13 Fictional Horses You Wouldn’t Want To Eat
Wikipedia’s List of Historical Horses
The Singing Horses

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12 Furry Facts About Red Pandas
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Red pandas have always lived in the shadow of the other, more famous panda. But now it's time to give the little guy its due.

1. THEY HAVE TWO EXTINCT RELATIVES.

Red panda in a tree.
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Currently, red pandas live in the Eastern Himalayas. But the first red panda fossil was found a little bit further afield than that—in the United Kingdom. In 1888, a fossil molar and lower jaw of a cougar-sized animal called the Giant Panda (unrelated to the modern giant panda) were discovered. More fossils have been found in Spain, Eastern Europe, and even the United States. Around 5 million years ago, Tennessee was home to a giant red panda that probably went extinct with the arrival of raccoons.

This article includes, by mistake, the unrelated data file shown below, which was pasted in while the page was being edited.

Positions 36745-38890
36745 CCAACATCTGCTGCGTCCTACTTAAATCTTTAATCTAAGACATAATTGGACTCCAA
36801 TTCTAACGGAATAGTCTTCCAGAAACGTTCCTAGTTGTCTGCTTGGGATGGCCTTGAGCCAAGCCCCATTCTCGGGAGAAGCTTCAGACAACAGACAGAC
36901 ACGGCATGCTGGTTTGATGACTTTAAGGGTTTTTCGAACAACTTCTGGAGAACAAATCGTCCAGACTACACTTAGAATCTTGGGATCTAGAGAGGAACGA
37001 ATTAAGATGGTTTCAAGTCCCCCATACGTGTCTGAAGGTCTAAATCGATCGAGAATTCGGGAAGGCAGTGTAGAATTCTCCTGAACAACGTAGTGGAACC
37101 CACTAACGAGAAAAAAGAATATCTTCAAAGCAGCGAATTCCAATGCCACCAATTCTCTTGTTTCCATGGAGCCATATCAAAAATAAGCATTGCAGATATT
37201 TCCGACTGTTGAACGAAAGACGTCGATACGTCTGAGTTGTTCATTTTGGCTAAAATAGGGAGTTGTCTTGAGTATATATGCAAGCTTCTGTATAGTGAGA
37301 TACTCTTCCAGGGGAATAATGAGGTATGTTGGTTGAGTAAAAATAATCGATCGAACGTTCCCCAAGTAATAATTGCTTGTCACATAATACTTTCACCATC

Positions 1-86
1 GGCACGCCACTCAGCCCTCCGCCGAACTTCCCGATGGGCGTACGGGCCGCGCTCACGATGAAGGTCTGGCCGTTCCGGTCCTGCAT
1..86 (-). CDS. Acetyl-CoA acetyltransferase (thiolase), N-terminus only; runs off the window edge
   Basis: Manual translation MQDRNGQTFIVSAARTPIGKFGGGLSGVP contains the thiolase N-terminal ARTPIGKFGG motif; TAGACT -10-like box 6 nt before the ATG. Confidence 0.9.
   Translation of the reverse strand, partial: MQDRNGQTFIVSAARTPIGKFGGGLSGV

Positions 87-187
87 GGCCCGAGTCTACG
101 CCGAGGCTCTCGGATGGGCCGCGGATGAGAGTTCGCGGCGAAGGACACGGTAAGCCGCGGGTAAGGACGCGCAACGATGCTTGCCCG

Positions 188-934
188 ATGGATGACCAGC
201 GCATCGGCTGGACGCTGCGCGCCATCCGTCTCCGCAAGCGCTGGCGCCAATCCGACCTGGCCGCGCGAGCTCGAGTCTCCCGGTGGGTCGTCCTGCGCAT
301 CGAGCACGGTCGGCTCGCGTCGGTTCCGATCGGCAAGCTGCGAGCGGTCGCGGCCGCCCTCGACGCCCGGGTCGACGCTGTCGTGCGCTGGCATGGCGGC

2. THEY'RE VEGETARIAN CARNIVORES.

Red panda eating bamboo.
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It might seem like an oxymoron, but carnivore in this case doesn't mean meat eater. Carnivore is a biological order that includes groups like bears, dogs, and cats, and while these animals are generally carnivores, some are omnivores, and some are vegetarians. Red pandas are classified as carnivores because they're descended from the same ancestors as the other carnivores, but they rarely eat anything other than bamboo and a few insects. And while giant pandas eat all of a bamboo plant, red pandas eat only the young leaves. Because this is such a nutritionally poor food source, they need to spend 13 hours a day eating and looking for food and can lose upwards of 15 percent of their body weight in winter.